I’ve been criticized for openly calling out the “meanies” — these are folks who get angry for some reason and instead of handling it like an adult, say something hurtful.
These folks are not critics, and listening to them is a waste of time.
A recent example that sticks out: when we drastically expanded our course here on PA, I chose to make an announcement about the tuition increase. I asked for understanding and that anyone who felt the fee increase for a better course was unfair to please keep negativity to themselves and to treat me like a human.
Totally a fair request, right?
Many readers wrote in to tell me I had every right to increase tuition since I had packed in so much more value to the course. Many readers wrote in to tell me they were HAPPY I was a human, since they’d experienced very little “humanness” on the web in the past.
But there were also a few people who felt it was not okay for me to be open and request to be treated like a fellow human.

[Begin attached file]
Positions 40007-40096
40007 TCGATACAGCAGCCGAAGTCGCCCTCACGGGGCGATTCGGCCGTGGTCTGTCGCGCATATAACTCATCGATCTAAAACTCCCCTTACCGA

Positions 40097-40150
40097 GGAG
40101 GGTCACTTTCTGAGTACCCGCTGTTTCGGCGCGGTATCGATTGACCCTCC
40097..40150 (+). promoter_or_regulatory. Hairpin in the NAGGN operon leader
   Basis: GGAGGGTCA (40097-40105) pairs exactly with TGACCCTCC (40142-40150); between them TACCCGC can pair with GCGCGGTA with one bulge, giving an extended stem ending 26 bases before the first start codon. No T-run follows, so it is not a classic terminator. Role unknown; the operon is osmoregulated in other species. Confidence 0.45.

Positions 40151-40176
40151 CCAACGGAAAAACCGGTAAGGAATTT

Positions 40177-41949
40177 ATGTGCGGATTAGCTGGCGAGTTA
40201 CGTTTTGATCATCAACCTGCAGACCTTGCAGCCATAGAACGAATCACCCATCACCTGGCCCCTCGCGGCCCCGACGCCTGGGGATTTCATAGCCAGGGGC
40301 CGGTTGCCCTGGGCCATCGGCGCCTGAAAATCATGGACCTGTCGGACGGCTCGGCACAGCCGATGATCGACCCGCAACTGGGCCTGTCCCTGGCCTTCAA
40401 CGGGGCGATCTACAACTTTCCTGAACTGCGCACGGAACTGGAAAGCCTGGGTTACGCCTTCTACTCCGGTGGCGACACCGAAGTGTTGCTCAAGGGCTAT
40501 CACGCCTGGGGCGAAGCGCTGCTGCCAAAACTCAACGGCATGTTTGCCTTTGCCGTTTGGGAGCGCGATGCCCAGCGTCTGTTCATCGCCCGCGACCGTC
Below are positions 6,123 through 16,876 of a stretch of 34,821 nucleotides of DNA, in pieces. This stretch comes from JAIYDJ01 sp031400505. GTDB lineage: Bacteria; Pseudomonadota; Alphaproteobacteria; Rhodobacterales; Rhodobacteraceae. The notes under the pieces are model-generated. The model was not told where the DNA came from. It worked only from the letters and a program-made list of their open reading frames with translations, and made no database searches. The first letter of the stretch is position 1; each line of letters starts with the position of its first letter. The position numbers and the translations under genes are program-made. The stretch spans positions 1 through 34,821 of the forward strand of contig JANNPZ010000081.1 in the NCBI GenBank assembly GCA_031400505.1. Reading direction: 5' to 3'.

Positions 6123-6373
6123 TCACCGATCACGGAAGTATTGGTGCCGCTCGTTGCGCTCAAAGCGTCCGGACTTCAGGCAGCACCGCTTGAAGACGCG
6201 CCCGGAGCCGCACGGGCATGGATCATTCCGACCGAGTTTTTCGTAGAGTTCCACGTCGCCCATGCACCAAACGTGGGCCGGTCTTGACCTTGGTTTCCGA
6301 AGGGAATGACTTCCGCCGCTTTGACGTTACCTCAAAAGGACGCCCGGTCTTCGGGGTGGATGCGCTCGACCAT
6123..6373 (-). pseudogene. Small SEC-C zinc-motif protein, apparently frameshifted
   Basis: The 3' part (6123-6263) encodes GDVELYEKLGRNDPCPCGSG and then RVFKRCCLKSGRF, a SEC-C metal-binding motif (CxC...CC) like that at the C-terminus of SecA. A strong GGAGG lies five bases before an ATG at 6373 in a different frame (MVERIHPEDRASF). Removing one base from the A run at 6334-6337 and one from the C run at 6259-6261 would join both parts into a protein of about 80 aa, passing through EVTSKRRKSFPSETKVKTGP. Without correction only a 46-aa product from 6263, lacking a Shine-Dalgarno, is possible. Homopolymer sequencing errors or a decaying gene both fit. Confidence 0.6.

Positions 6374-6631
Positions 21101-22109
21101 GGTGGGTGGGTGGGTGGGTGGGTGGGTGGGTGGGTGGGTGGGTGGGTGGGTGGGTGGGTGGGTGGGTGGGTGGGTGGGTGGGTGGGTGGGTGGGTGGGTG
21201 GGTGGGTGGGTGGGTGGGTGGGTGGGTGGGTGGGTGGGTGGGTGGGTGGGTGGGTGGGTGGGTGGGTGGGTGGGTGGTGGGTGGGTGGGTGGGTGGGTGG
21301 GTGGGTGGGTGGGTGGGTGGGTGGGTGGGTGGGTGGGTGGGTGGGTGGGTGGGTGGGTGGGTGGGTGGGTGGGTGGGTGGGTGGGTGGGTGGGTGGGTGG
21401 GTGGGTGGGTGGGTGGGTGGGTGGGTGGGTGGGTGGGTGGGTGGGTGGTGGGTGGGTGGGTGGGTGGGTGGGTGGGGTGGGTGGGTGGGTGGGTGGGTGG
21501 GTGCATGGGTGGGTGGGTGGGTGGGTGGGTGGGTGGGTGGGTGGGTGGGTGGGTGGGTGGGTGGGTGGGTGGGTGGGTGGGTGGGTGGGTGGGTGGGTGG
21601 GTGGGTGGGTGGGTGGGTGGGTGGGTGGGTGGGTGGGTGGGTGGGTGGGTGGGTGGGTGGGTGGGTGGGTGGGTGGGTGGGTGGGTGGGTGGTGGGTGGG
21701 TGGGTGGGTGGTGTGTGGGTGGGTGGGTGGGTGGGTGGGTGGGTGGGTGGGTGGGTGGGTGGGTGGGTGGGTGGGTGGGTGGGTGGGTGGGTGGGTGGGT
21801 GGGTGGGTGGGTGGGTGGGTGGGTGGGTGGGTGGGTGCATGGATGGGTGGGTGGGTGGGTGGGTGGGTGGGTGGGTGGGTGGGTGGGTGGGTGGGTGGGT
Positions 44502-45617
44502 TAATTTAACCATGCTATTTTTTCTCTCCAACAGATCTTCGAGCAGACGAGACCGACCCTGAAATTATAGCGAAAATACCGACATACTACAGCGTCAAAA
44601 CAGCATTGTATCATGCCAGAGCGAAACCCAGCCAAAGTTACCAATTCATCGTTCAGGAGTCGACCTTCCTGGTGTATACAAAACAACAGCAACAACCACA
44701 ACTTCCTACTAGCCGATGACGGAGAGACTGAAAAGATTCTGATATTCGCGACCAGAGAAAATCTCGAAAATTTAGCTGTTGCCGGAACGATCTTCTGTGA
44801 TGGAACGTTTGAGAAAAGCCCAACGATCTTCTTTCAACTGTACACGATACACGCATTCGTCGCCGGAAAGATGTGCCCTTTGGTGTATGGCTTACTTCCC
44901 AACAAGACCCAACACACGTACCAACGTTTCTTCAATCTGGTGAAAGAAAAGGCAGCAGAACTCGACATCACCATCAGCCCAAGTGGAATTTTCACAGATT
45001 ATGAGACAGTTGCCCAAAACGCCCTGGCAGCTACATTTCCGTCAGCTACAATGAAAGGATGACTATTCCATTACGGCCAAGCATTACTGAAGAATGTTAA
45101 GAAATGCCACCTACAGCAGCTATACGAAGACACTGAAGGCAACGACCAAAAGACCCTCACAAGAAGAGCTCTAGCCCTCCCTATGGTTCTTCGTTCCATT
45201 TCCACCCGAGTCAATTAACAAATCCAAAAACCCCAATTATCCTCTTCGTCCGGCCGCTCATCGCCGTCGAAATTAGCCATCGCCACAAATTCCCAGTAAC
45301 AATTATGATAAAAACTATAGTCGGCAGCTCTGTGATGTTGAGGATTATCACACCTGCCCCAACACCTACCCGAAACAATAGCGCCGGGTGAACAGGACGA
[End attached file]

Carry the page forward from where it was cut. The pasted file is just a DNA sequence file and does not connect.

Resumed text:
Some folks were caught in the web of misconception that to be a professional, you can’t be exactly who you are at the same time.
It was interesting to say the least. When I received the responses, I was like, “Umm… am I not allowed to be a human? Am I not allowed to express myself freely on the platform I created? Who made that rule? How’d you become perfect?!“
There is no rule, and no one is perfect. I know we can sometimes be our own harshest judges/critics, but we are all allowed to be human, and no one deserves to be treated otherwise. Just ’cause someone else doesn’t think so, doesn’t make it the rule.
One thing I’ve learned in the last few years is that some folks will always be on the lookout for something wrong, or something they interpret as wrong, with anything — perhaps as a form of self-sabotage — and I’m [slowly] learning to be okay with that.
We can’t change people who don’t want to change.
We can’t help people who won’t help themselves.
We can’t always predict or control how people interpret us or our actions.
We’re only in charge of ourselves.
We have to let go of everything out of our control.
… but have you been told flat-out negative things in your quest to live your dream?
Maybe you’ve been told things like this:
- “You should be happy you even have a job.”
- “Yeah, we’ll see where this new venture goes.”
- “Don’t you think you should just stay put?”
- “Really? You’re going to try that? But it’s so much work.”
Maybe even your spouse or a family member is critical of something new you’d like to try. Maybe people are always trying to sabotage your weight loss.